Spring Break seemed like a time to do a few projects around the house. It went okay. I cleaned off a few shelves, gave the tea kettle and water pitcher a vinegar soak, scrubbed baseboards, did tasks like that, but I couldn’t seem to pull off a project. I lacked vision. I looked at the cleared off shelves in the corner of the kitchen, and they looked like no one really lived there.

Then I got the pressure cooker. It’s too heavy to pull out of the big corner cabinet. And, now that I thought about it, those food processor attachments are hard to get to in that big cabinet, too. This isn’t trivial, I really use that stuff, almost daily, and cooking needs to be as stress-free as possible. There was a drawer for ready access, but the towels and cookie sheets are there. I’ve never liked that arangement. So, out with the towels and the cookie sheets. In with the food processor blades and the pressure cooker, oh! and that Le Creuset pan is so heavy, that should go in there, too. Thus began the Great Migration of kitchen appliances.

That big cutting board that’s always a pain to slide out from underneath the pile of trays? Liberate it! and use it. Conceding that I’m not going to have a dinner party anytime soon, I cleared out the serving platters–many of them wedding gifts–to make room for stuff I use every day. I think that one cabinet used to be our “dinner party” cabinet. Now it’s for my daily food storage containers. Where to put the platters? Oh! Those empty shelves I cleared off over Spring Break. The platters will gather dust there, but now it looks like someone lives here.

There’s a cabinet that would be perfect for the cookie sheets and trays, but the kids have been using it for their glasses. They don’t need that cabinet, now that they’re bigger. But I don’t want them to feel like their childhood is over or anything. So I won’t claim that cabinet, yet. I’ve got my eye on it, though.

Today, I eyed a bag full of bags that has been lingering around since my spring break tasks. It needed a home. It occurred to me that the pantry has always been poorly used space. That tall cabinet? Get the other bags out of there and just use it as a broom closet. That meant I had to make room for the bags that had been awkwardly stored in the tall cabinet. How about that other set of shelves, also poorly used? I cleared a load of Mason jars off those shelves, more than I need. Some I’ll keep, others I’ll give away or recycle. Time to take some shelves out to make room for the bags. I squeezed the pins on one side of a shelf. I’d turn to the other side and the first set of pins would pop back into place. I did this over and over and over. I felt frustration rise in my chest. I took a minute. I’m frustrated because this shelf-on-a-pin system is ridiculous, I thought. Who would design a system this ridiculous? Wait, maybe this is not how the system is designed. I considered that I was doing it wrong. I fetched my mallet (not to smash the shelf to bits–I wasn’t frustrated anymore). Once I got one side of the shelf off the pins, I banged the shelf up with the mallet so that it couldn’t pop into place. Once I did that–POP!–the shelf came loose on the other side. Right on. That’s how to do it.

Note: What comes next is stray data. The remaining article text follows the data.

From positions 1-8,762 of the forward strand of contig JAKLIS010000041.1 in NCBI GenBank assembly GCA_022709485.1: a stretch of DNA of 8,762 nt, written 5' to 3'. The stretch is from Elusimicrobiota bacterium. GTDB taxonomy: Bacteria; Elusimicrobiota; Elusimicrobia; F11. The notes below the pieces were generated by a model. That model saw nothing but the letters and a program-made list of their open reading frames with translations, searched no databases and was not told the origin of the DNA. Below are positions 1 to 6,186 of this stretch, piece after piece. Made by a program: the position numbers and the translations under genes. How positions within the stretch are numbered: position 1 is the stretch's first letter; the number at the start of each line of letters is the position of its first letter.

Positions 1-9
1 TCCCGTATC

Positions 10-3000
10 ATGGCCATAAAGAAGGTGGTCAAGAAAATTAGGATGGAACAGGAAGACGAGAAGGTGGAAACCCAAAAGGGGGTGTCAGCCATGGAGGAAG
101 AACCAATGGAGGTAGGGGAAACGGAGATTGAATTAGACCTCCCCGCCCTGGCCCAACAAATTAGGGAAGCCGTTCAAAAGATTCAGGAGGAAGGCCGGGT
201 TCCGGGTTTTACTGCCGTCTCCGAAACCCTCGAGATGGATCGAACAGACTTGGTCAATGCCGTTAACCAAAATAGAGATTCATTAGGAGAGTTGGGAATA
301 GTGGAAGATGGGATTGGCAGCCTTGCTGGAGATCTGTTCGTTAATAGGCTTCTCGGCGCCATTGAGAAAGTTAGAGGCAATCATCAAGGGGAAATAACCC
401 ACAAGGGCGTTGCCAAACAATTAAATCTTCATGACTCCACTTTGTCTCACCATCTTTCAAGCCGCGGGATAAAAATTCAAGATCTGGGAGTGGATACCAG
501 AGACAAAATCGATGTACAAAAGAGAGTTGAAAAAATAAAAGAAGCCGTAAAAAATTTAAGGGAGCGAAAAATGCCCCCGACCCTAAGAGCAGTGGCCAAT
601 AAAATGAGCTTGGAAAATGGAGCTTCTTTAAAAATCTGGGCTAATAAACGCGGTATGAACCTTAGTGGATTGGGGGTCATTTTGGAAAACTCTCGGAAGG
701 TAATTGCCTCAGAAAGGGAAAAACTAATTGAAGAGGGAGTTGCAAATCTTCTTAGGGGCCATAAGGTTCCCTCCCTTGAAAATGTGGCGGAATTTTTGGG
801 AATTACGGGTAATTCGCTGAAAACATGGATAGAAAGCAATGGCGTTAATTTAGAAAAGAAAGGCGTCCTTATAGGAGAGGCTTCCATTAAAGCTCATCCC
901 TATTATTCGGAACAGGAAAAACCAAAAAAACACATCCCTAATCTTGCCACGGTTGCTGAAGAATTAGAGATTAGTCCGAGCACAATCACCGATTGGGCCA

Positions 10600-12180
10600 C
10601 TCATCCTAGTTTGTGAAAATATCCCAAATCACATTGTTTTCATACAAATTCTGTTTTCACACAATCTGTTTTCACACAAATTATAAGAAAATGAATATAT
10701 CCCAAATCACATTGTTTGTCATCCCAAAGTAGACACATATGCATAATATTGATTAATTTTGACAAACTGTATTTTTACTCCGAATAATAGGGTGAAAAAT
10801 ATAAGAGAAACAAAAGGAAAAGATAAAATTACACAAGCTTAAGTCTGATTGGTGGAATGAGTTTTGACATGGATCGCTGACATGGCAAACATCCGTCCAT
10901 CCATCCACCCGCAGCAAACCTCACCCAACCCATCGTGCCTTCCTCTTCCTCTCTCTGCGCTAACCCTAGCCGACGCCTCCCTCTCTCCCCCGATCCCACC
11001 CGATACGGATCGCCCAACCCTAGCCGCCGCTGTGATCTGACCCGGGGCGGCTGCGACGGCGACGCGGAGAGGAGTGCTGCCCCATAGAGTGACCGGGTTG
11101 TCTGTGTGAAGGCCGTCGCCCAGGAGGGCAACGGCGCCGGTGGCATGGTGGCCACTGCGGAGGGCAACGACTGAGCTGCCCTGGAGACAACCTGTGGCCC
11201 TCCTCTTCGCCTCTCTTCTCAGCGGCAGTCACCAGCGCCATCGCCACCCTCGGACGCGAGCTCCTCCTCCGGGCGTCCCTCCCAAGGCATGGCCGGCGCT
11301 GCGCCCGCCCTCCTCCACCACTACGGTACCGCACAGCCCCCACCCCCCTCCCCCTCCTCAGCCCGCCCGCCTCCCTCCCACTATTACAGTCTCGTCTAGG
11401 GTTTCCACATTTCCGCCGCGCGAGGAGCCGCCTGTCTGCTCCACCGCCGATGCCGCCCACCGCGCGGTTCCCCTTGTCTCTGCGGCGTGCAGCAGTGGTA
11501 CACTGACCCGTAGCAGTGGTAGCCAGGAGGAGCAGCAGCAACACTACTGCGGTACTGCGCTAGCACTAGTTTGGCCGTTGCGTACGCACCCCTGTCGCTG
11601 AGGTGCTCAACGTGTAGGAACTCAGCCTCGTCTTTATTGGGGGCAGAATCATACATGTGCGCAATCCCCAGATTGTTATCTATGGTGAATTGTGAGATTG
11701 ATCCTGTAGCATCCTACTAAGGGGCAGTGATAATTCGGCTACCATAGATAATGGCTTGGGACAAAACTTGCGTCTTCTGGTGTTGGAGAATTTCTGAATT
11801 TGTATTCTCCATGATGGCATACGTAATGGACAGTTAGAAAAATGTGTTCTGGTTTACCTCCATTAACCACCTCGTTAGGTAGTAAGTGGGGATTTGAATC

Golly, this all sounds so mundane. But this is the stuff of remaking our lives, isn’t it? When you’ve been so broken down, you don’t know what to do. When your world has been shattered, you don’t want to do anything. But one day you know you have to. So you do one thing, and that leads to another thing. Some of the old gets disposed of, some of the old stays. New things make their way in. One step at a time, there’s clearing, layering, shifting, and–then you see it–settling. It still doesn’t feel right, but it doesn’t feel as wrong anymore, either. It’s all about starting that one thing.

It’s big, but I do wonder if these discrete tasks are significant in themselves, because they involve choice. Widows are wont to say, “I didn’t choose this life.” No doubt I uttered that once or twice in the past week. When everything we worked for has slipped away, when our hopes and dreams have sailed off into the mist, we’re left with nothing, and we just go through the motions. But then we realize, the cookie sheets don’t have to go in that drawer, I would prefer they go over there. Simply having a mundane desire about the cookie sheets is notable because of wanting anything at all or, at least, not liking things as they are, and this is one undesirable thing that we can change.


2 thoughts on “Tasks

  1. I’ve heard it said that our surroundings—whether neat or messy or whatever—is a reflection of what is going on inside our heads. It makes sense that you’re rearranging and tailoring your living space to be more practical for your life. You’re getting a better handle on the internal storm you’ve been struggling with since your husband died…at least this is my impression from reading your blog.

  2. Makes sense, Jean. My friend came over during spring break and I showed her where I’d cleaned, but nothing seemed done. Of course, that was a week I spent doing difficult internal work. No wonder I wasn’t decoratively placing platters on shelves! Just a few weeks later, and here I am, rearranging kitchen appliances. I wondered if it was like rearranging deck chairs on the Titanic, but no, you’re right, it’s a good sign.

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